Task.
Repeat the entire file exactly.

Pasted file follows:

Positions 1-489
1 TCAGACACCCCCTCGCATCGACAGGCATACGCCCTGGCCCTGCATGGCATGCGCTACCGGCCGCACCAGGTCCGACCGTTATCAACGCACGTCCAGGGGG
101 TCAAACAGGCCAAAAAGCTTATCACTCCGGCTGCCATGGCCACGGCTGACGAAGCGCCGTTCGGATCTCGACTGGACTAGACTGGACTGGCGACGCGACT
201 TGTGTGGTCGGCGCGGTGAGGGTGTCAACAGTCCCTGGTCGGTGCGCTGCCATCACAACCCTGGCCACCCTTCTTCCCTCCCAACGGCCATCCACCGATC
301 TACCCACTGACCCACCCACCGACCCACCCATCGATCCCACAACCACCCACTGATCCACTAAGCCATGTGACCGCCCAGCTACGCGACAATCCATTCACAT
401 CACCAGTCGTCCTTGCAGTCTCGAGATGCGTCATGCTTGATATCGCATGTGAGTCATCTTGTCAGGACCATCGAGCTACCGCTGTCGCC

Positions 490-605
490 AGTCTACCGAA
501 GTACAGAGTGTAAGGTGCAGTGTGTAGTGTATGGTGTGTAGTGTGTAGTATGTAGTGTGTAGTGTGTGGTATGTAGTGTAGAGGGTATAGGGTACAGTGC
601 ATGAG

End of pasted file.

Positions 1-489
1 TCAGACACCCCCTCGCATCGACAGGCATACGCCCTGGCCCTGCATGGCATGCGCTACCGGCCGCACCAGGTCCGACCGTTATCAACGCACGTCCAGGGGG
101 TCAAACAGGCCAAAAAGCTTATCACTCCGGCTGCCATGGCCACGGCTGACGAAGCGCCGTTCGGATCTCGACTGGACTAGACTGGACTGGCGACGCGACT
201 TGTGTGGTCGGCGCGGTGAGGGTGTCAACAGTCCCTGGTCGGTGCGCTGCCATCACAACCCTGGCCACCCTTCTTCCCTCCCAACGGCCATCCACCGATC
301 TACCCACTGACCCACCCACCGACCCACCCATCGATCCCACAACCACCCACTGATCCACTAAGCCATGTGACCGCCCAGCTACGCGACAATCCATTCACAT
401 CACCAGTCGTCCTTGCAGTCTCGAGATGCGTCATGCTTGATATCGCATGTGAGTCATCTTGTCAGGACCATCGAGCTACCGCTGTCGCC

Positions 490-605
490 AGTCTACCGAA
501 GTACAGAGTGTAAGGTGCAGTGTGTAGTGTATGGTGTGTAGTGTGTAGTATGTAGTGTGTAGTGTGTGGTATGTAGTGTAGAGGGTATAGGGTACAGTGC
601 ATGAG